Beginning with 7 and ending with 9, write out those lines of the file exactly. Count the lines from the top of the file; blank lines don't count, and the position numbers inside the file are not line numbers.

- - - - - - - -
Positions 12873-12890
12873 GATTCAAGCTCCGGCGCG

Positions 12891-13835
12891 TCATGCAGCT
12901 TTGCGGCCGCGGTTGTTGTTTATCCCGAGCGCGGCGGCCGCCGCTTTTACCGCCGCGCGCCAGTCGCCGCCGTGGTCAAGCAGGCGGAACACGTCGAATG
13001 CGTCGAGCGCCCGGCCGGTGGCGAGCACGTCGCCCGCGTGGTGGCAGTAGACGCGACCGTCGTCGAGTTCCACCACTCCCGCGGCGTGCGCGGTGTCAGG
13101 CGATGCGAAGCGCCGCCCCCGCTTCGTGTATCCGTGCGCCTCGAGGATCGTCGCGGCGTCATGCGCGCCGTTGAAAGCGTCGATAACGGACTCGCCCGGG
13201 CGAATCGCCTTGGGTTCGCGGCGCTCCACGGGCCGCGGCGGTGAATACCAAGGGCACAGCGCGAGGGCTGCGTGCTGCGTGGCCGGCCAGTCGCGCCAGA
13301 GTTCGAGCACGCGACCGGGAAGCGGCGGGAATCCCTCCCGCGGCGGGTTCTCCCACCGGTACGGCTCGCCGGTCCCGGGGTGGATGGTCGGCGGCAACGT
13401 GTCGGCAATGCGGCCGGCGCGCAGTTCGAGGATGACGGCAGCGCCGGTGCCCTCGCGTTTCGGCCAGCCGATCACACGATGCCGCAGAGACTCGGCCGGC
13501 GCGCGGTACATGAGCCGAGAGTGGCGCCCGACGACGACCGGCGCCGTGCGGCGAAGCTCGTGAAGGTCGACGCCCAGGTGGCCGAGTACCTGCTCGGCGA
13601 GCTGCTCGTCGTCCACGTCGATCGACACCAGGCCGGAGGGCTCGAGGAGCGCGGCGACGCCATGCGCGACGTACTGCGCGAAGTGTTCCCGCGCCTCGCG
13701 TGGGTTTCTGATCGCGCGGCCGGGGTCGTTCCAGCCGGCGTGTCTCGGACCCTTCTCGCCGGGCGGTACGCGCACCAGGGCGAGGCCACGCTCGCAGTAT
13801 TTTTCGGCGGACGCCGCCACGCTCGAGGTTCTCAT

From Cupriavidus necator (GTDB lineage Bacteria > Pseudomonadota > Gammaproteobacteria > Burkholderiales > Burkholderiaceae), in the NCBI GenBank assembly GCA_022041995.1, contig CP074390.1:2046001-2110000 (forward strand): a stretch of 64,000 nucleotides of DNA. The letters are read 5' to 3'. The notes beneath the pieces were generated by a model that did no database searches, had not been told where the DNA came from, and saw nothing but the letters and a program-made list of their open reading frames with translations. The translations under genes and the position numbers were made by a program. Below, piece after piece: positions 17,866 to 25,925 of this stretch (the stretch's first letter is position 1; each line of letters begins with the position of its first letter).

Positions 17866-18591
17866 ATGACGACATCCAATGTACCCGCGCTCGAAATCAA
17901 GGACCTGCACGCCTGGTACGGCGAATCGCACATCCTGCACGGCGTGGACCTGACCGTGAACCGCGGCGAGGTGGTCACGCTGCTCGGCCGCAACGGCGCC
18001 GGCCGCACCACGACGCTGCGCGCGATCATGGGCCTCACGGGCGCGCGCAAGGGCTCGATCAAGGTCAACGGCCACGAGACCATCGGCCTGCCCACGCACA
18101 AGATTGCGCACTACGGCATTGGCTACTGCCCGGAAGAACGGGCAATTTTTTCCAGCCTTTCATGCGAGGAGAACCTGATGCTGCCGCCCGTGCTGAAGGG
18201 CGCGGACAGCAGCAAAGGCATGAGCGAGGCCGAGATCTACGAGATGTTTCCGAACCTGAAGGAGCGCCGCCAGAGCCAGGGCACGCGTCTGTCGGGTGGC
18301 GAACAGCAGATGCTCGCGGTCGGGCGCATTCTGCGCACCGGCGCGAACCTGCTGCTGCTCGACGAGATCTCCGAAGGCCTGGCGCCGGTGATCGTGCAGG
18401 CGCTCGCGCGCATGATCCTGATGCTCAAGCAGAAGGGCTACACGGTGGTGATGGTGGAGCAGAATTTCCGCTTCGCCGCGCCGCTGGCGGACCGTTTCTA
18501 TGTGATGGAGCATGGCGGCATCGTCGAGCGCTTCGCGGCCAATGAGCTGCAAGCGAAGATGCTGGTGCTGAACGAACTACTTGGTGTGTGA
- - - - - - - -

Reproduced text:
13101 CGATGCGAAGCGCCGCCCCCGCTTCGTGTATCCGTGCGCCTCGAGGATCGTCGCGGCGTCATGCGCGCCGTTGAAAGCGTCGATAACGGACTCGCCCGGG
13201 CGAATCGCCTTGGGTTCGCGGCGCTCCACGGGCCGCGGCGGTGAATACCAAGGGCACAGCGCGAGGGCTGCGTGCTGCGTGGCCGGCCAGTCGCGCCAGA
13301 GTTCGAGCACGCGACCGGGAAGCGGCGGGAATCCCTCCCGCGGCGGGTTCTCCCACCGGTACGGCTCGCCGGTCCCGGGGTGGATGGTCGGCGGCAACGT